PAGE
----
ICU 60 upgrades to Unicode 10 and CLDR 32, and ICU4J has been tested with Java 9. ICU 60 includes a new API for number formatting. There are many more features and bug fixes.

For details please see http://site.icu-project.org/download/60

Tuesday, October 31, 2017

Graphemics in the 21st Century Conference

[graphematik image] The Unicode Consortium is pleased to announce a conference that may be of interest to our user community.

/gʁafematik/ 2018 is the first conference bringing together disciplines concerned with writing systems and their representation in written communication. The conference aims to reflect on the current state of research in the area, and on the role that writing and writing systems play in neighboring disciplines like computer science and information technology, communication, typography, psychology, and pedagogy. In particular it aims to study the effect of the growing importance of Unicode with regard to the future of reading and writing in human societies. Reflecting the richness of perspectives on writing systems, /gʁafematik/ is actively interdisciplinary, and welcomes proposals from researchers from the fields of computer science and information technology, linguistics, communication, pedagogy, psychology, history, and the social sciences.

/gʁafematik/ aims to create a space for the discussion of the range of approaches to writing systems, and specifically to bridge approaches in linguistics, informatics, and other fields. It will provide a forum for explorations in terminology, methodology, and theoretical approaches relating to the delineation of an emerging interdisciplinary area of research that intersects with intense activity in practical implementations of writing systems.

The conference will be held at IMT Atlantique (formerly Télécom Bretagne) at Brest, France, on June 14-16, 2018.

Topics will include:
  • Epistemology of graphemics: history, onomastics, topics, interaction with other disciplines
  • Foundations of graphemics
  • History and typology of writing systems, comparative graphemics
  • Semiotics of writing and of writing systems
  • Computational/formal graphemics
  • Graphemic theory of Unicode encoding
For more information, please consult:

Friday, October 13, 2017

New Gold Sponsor comprigo

The Unicode Consortium is pleased to announce that comprigo is now a gold sponsor for:
comprigo's  sponsorship directly funds the work of the Unicode Consortium in enabling modern software and computing systems to support the widest range of human languages. There are approximately 7,000 living human languages. Fewer than 100 of these languages are well-supported on computers, mobile phones, and other devices. AAC donations are used to improve support for digitally disadvantaged languages, and to help preserve the world’s linguistic heritage.
As a product- and price comparison website, comprigo redefines the assets of online shopping by helping our customers make the best possible purchase decision. With our permanent adoption we want to make a statement and support the unique visual semantics of Unicode Consortium in a world where visual communication becomes more and more important. As a globally active software company, we want to support Unicode by not just preserving linguistic heritage, but also by enabling intercultural communication. The comprigo Moneybag is a perfect representation of what users gain from using our services: purchase the best product for the best price.  — comprigo
The Unicode Consortium thanks comprigo for their support!

All sponsors are listed on Sponsors of Adopted Characters. More than 128,000 other characters are available for adoption — see Adopt a Character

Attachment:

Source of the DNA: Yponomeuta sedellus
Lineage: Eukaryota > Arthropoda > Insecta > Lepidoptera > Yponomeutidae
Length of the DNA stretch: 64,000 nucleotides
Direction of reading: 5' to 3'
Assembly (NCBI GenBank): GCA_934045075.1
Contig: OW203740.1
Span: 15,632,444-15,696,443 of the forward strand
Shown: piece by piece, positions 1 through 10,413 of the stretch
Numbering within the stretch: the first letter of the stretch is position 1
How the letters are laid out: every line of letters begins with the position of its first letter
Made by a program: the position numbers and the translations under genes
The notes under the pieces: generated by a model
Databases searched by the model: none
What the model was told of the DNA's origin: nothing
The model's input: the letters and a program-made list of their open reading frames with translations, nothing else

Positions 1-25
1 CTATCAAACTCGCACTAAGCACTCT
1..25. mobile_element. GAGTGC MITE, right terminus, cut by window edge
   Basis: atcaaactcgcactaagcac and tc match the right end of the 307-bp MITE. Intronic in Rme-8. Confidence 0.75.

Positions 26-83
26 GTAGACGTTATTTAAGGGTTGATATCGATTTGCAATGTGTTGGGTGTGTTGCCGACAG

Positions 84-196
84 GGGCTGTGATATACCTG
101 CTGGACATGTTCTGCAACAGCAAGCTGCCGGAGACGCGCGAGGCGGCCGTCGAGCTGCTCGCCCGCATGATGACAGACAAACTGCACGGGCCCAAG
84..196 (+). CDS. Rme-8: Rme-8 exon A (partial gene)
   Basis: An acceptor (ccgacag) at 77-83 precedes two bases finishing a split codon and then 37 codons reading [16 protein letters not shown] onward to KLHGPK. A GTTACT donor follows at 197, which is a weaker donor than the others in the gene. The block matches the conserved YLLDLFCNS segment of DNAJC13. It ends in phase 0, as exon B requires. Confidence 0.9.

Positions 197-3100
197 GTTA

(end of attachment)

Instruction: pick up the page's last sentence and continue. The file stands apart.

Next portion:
Monday, September 25, 2017

Proposed Draft UTR #53, Unicode Arabic Mark Ordering Algorithm Now Available for Public Review

The Unicode Consortium has released Proposed Draft Unicode Technical Report #53, Unicode Arabic Mark Ordering Algorithm. This UTR describes an algorithm for determining correct rendering of Arabic combining mark sequences.

The combining classes of Arabic combining characters in Unicode are a mixture of special classes for specific marks plus two more generalized classes for all the other marks. For many years this has resulted in inconsistent rendering for sequences with multiple combining marks such as:

The algorithm described in this UTR provides a method to reorder Arabic combining marks in order to accomplish the following goals:
  • The inside-out rendering rule will display combining marks in the expected visual order.
  • Ensure identical display of canonically equivalent sequences.
  • Provide a mechanism for overriding the display order in exceptional cases.
The document is in “Proposed Draft” state, and made available for public review and comment. Information about this type of document can be found on the About Unicode Technical Reports page.

For information about how to discuss this Public Review Issue and how to supply formal feedback, please see the PRI #359 page.

Monday, September 18, 2017

Unicode CLDR 32α available for testing

cldr v31 alpha The alpha version of Unicode CLDR 32 is available for testing. The alpha period lasts until the beta release on September 27, which will include updates to the LDML spec. The final release is expected on October 19.

CLDR 32 provides an update to the key building blocks for software supporting the world's languages. This data is used by all major software systems for their software internationalization and localization, adapting software to the conventions of different languages for such common software tasks.

CLDR 32 included a Survey Tool data collection phase, with a resulting significant increase in data size, especially for emoji names/annotations and geographic subdivision names. Other enhancements include rule-based number formats for additional languages, a new “disjunctive” list style (a, b, or c), and fixes for Chinese collation and transliteration. The draft release page at http://cldr.unicode.org/index/downloads/cldr-32 lists the major features, and has pointers to the newest data and charts. It will be fleshed out over the coming weeks with more details, migration issues, known problems, and so on. Particularly useful for review are:
Please report any problems that you find using a CLDR ticket. We'd also appreciate it if programmatic users of CLDR data download the xml files and do a trial integration to see if any problems arise.